Online free speech has never been well received by the Iranian government, but now Tehran is just one step away from making blogging on certain topics into a capital crime.
Under a new bill approved by Iran's parliament, those convicted of "establishing weblogs and sites promoting corruption, prostitution and apostasy" will now be eligible to receive the death penalty. The International Freedom of Expression eXchange (“IFEX”), a free speech watchdog, writes that the bill passed on first reading by a vote of 180 to 29, with 10 abstentions. Under Iranian law, the Council of Guardians must now examine the bill to determine if it complies with Sharia and the Iranian constitution. If approved within ten days by a majority of the council, the bill will become law.
Agence France-Presse reported last week that the bill lists several crimes which are already punishable by death in Iran, including rape, armed robbery, and apostasy, in addition to the new criminalization of blogging.
Those convicted of these crimes "should be punished as 'mohareb' (enemy of God) and 'corrupt on the earth'," the text says.
Under Iranian law the standard punishments for these two crimes are "hanging, amputation of the right hand and then the left foot as well as exile".
Agence France-Presse added that the bill says the sentences for such crimes "cannot be commuted, suspended or changed".
Reporters Without Borders condemned the bill, calling it "horrifying," and warned that "passage of such a law, based on ill-defined concepts and giving judges a lot of room for interpretation, would have disastrous consequences for online freedom." Hamid Tehrani of Global Voices Advocacy wrote that such legislation shows Tehran "do[es] not only wish to filter blogs, but also to eliminate bloggers!" (Though to be fair, Tehrani is oversimplifying. The bill does not criminalize blogging itself, only blogs encouraging certain activities.)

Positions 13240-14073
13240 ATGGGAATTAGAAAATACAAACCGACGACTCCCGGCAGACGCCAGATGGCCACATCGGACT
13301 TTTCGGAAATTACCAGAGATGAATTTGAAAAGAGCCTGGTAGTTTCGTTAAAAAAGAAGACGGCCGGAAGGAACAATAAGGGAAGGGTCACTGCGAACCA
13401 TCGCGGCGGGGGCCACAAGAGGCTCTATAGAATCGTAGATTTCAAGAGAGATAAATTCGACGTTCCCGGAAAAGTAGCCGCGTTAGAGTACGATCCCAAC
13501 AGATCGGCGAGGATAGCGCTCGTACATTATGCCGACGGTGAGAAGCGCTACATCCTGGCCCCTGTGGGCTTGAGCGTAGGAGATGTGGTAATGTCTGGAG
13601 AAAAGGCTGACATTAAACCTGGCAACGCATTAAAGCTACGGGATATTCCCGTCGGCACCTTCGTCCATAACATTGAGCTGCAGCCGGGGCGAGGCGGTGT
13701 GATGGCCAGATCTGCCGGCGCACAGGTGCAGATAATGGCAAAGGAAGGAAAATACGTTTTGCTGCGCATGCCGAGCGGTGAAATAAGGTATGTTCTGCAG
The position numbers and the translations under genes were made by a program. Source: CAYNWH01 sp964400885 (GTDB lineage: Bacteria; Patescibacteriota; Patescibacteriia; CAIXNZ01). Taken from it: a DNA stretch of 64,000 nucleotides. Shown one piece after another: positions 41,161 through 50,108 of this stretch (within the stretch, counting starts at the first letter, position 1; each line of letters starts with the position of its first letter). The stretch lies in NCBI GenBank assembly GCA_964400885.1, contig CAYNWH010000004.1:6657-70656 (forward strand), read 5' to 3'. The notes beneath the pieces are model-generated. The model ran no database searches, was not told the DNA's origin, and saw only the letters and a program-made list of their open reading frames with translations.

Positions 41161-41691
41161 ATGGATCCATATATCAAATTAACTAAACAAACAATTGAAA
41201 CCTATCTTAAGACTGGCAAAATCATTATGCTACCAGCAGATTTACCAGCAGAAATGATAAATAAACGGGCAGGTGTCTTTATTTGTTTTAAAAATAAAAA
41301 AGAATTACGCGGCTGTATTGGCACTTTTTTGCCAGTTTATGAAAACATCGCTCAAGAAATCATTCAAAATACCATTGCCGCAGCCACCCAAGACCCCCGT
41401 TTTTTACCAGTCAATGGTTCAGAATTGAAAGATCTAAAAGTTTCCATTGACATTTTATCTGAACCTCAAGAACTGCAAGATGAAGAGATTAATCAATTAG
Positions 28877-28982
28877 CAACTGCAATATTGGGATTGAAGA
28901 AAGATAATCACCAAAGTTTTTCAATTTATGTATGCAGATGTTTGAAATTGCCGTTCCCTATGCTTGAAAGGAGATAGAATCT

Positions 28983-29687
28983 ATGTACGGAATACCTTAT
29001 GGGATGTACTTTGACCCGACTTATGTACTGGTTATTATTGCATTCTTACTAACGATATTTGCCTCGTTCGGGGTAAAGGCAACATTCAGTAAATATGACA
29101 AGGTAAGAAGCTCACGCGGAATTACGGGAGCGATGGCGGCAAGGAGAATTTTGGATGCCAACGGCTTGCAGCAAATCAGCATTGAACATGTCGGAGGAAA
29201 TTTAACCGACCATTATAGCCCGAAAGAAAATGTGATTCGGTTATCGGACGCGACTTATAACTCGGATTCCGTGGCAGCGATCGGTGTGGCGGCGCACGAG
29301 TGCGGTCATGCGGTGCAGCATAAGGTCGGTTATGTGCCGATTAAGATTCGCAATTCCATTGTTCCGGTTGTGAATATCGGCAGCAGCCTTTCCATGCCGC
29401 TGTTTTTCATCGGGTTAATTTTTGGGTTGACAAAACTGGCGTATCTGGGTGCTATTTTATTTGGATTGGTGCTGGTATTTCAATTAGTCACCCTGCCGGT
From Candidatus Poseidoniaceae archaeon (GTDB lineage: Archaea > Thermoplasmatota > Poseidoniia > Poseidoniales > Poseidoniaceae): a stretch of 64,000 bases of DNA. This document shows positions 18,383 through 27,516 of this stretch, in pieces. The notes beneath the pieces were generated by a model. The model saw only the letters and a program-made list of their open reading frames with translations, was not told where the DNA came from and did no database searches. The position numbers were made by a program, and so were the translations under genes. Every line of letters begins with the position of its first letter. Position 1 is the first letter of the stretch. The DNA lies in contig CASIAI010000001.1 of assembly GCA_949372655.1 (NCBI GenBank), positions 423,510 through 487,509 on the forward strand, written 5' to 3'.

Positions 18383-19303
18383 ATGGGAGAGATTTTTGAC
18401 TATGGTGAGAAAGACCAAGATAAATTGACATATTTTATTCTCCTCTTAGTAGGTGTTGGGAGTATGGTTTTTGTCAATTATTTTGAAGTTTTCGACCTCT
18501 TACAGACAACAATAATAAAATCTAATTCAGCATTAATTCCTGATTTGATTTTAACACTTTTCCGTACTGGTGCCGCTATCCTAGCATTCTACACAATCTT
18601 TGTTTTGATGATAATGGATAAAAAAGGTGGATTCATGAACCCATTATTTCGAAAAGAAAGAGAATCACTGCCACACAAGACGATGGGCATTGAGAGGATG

Repression of bloggers is not new in Iran. Many Iranian bloggers, "at least two dozen" according to a 2005 BBC report, have been arrested by the government over the years. Several were tortured, according to the Committee to Protect Bloggers. One blogger, Mojtaba Saminejad, even faced the death penalty when he was charged with "insulting the prophets," a capital offense. Fortunately, Saminejad was eventually acquitted of the charge, though the government still imprisoned him for two years on other counts.
Despite government efforts to repress online activism, blogging continues to grow in popularity in Iran. According to Technorati's April 2007 State of the Live Web report, Iran's official, native language, Farsi, is the tenth most popular blogging language in the world.
And in their paper Mapping Iran's Online Public: Politics and Culture in the Persian Blogosphere, John Kelly and Bruce Etling of the Berkman Center for Internet and Society (note: the CMLP is also hosted at the Berkman Center) write that Iran's blogosphere is one of the largest in the world, consisting of some 60,000 Iranian blogs on topic ranging from politics and religion to pop culture and poetry. Even Iranian President Mahmoud Ahmadinejad has a blog, although he doesn't seem to update it regularly. Kelly and Etling note, however, that although the Iranian blogosphere is diverse, secular and reformist blogs tend to be the most subject to being blocked by government censors.
(Arthur Bright is a second-year law student at the Boston University School of Law and a CMLP Legal Intern.)